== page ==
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    PNS Daily News - May 3, 20160 


    Taking a look at what’s making news today: the Supreme Court backs away from a minimum raise challenge; working women want their struggles addressed by candidates; and Americans are encouraged to re-discover the joys of being unplugged.

Criminal Justice

A new report shows young people who've been arrested have a harder time getting their juvenile records destroyed in Illinois than other states. This includes youth who've never been convicted of a crime. (iStockphoto)

SPRINGFIELD, Ill. - New research shows only a fraction of a percent of juvenile arrest records in Illinois get expunged, which could be a public safety risk. Juvenile justice advocates say heavy-handed state laws make it almost impossible for young people to erase a record through the expungement ...Read More

Marshall University counseling professor Carol Smith says new research about how trauma can change the brain shows a lot of practical promise. (Dan Heyman)

CHARLESTON, W. Va. - A new understanding of how trauma changes the brain shows promise of helping with crime, education, health care, even parenting. Marshall University professor of counseling Carol Smith says traumatic injuries can be emotional or physical. She says the bad news is they can cha ...Read More

The Colorado Legislature is considering a new bill to limit the use of solitary confinement as a punishment for children. (Manuel Faba Ortega/iStockphoto)

DENVER - The state Legislature is considering a bill to limit the use of solitary confinement as a punishment for Colorado's youths. Despite a 1999 law banning seclusion, independent investigations have shown the Colorado Department of Youth Corrections has repeatedly put juveniles in isolation for ...Read More

A program in Missouri helps crime victims remain anonymous by allowing them to use a P.O. box instead of a physical address. (Virgina Carter)

JEFFERSON CITY, Mo. - Missouri is highlighting a program to help crime victims stay anonymous. It's called "Safe At Home." It was set up in 2007 and gives victims of domestic violence, sexual assault, rape and stalking a more anonymous address they can use. Stephanie Fleming, communications direct ...Read More

Backed by extensive new research and a compelling personal story, Virginia social worker Allison Jackson comes to Charleston with big news about public health. (Courtesy of Jackson)

CHARLESTON, W. Va. – To improve public health, count the ACEs – the Adverse Childhood Experiences. That's the message coming to a social workers' conference in Charleston. Virginia social worker Allison Jackson comes backed with a lot of new research and a compelling personal story. ...Read More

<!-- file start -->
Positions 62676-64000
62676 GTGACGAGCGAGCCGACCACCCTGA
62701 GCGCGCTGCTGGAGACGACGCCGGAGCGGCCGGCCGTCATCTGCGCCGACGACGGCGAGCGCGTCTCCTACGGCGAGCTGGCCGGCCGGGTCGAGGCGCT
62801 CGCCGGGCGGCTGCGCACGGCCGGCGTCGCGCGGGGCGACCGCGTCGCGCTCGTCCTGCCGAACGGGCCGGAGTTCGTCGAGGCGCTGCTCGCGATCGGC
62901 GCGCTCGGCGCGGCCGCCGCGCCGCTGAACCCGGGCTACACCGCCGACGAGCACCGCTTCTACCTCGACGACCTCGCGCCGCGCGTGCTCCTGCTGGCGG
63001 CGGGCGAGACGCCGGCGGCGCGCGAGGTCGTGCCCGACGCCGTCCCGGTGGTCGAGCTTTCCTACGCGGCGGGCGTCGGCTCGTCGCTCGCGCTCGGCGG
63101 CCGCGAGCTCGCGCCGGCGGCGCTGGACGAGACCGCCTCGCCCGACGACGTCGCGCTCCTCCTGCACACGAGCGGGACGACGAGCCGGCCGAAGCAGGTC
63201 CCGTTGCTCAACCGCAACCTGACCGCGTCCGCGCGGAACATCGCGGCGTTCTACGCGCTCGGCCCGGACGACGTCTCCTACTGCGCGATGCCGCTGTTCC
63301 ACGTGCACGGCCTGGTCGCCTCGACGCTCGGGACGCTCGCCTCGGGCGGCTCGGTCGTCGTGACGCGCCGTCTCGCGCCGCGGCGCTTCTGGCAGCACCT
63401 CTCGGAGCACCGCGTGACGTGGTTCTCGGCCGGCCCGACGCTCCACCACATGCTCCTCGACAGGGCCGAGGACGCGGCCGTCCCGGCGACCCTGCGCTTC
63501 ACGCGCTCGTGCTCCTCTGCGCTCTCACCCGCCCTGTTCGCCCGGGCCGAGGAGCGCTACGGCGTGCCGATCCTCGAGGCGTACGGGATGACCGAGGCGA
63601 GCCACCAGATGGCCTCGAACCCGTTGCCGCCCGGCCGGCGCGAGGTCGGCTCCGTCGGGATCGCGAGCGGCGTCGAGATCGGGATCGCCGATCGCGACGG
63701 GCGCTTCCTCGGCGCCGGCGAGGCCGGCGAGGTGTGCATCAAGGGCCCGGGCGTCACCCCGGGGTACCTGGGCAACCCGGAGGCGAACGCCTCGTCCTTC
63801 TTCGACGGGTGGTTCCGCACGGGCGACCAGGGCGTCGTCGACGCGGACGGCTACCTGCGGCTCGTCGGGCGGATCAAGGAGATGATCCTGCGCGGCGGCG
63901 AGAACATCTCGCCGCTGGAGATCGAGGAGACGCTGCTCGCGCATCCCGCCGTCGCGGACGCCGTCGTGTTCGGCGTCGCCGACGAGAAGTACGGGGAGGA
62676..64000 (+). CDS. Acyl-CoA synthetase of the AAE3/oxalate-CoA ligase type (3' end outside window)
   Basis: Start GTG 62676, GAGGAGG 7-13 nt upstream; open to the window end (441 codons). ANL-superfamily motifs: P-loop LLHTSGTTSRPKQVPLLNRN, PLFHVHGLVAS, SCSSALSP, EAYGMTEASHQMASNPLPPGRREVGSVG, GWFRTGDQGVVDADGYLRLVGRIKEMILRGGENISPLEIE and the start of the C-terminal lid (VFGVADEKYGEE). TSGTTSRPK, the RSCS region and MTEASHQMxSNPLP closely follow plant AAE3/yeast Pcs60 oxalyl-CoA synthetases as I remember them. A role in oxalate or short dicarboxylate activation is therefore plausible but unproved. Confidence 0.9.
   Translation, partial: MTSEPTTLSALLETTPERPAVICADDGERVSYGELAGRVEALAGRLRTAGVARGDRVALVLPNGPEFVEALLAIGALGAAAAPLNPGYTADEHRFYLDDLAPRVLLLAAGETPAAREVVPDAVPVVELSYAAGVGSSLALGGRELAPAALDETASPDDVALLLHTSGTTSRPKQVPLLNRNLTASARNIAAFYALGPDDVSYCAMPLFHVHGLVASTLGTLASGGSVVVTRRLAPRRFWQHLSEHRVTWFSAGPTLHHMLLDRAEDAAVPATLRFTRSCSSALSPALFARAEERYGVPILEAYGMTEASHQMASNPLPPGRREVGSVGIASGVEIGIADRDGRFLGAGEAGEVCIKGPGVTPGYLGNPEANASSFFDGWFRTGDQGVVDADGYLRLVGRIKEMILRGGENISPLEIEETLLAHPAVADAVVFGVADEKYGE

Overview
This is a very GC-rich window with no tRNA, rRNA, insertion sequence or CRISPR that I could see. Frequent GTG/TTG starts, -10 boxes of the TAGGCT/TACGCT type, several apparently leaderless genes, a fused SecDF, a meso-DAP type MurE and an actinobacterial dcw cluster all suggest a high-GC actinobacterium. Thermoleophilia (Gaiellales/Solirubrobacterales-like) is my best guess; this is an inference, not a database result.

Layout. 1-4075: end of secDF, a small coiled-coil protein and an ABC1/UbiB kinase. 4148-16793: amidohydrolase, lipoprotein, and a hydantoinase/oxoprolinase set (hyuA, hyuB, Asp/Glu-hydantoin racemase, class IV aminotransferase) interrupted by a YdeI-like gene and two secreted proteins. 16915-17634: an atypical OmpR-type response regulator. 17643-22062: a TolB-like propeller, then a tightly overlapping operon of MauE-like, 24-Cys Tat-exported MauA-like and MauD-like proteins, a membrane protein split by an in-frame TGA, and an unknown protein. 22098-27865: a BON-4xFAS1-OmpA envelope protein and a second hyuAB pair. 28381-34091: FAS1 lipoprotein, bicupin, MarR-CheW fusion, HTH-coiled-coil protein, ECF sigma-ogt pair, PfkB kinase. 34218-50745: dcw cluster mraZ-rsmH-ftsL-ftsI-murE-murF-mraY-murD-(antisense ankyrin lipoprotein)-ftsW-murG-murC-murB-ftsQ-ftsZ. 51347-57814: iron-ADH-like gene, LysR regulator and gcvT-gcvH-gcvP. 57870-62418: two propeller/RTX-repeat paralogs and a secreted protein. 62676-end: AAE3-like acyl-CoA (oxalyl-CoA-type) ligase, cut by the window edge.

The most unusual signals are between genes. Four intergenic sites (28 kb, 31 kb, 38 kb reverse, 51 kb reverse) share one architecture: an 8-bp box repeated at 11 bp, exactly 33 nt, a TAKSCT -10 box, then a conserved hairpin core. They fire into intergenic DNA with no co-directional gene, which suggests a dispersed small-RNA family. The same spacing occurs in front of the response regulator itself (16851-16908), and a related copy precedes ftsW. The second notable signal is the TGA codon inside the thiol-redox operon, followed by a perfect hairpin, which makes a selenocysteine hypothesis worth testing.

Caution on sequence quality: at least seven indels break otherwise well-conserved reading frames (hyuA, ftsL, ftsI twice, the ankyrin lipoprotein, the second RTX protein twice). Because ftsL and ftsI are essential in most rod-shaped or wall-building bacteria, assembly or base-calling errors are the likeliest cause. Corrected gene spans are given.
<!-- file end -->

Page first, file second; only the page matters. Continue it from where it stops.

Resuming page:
Children in the Bluegrass State have it tough. According to a new report, Kentucky has the highest percentage of children who have had a parent incarcerated, nearly double the national average. (Greg Stotelmyer)

JEFFERSONTOWN, Ky. - A new report finds that Kentucky has the highest percentage of children who have had a parent incarcerated, which is having a devastating toll on families, especially the kids. The Annie E. Casey Foundation says at 13 percent, Kentucky's rate is nearly double the national aver ...Read More

Nevadans are being urged to wear denim on Wednesday to show support for victims of sexual assault. (DenimDayInfo.org)

LAS VEGAS - Advocates for victims of sexual assault across Nevada are asking people to wear jeans on Wednesday to support them on international Denim Day. It's a protest that started 24 years ago in Italy, where a high-court judge freed an accused rapist, reasoning that because the 18-year-old vict ...Read More

About 55,000 Nevada children are growing up absent from a parent who's in jail or prison. (iStockphoto)

LAS VEGAS - About 55,000 children, or 8 percent of all Nevada kids, grow up with a parent serving time in prison or jail, according to a new report. The Annie E. Casey Foundation calls it a "Shared Sentence" for kids, families and communities, and says the number of children affected nationally tops ...Read More

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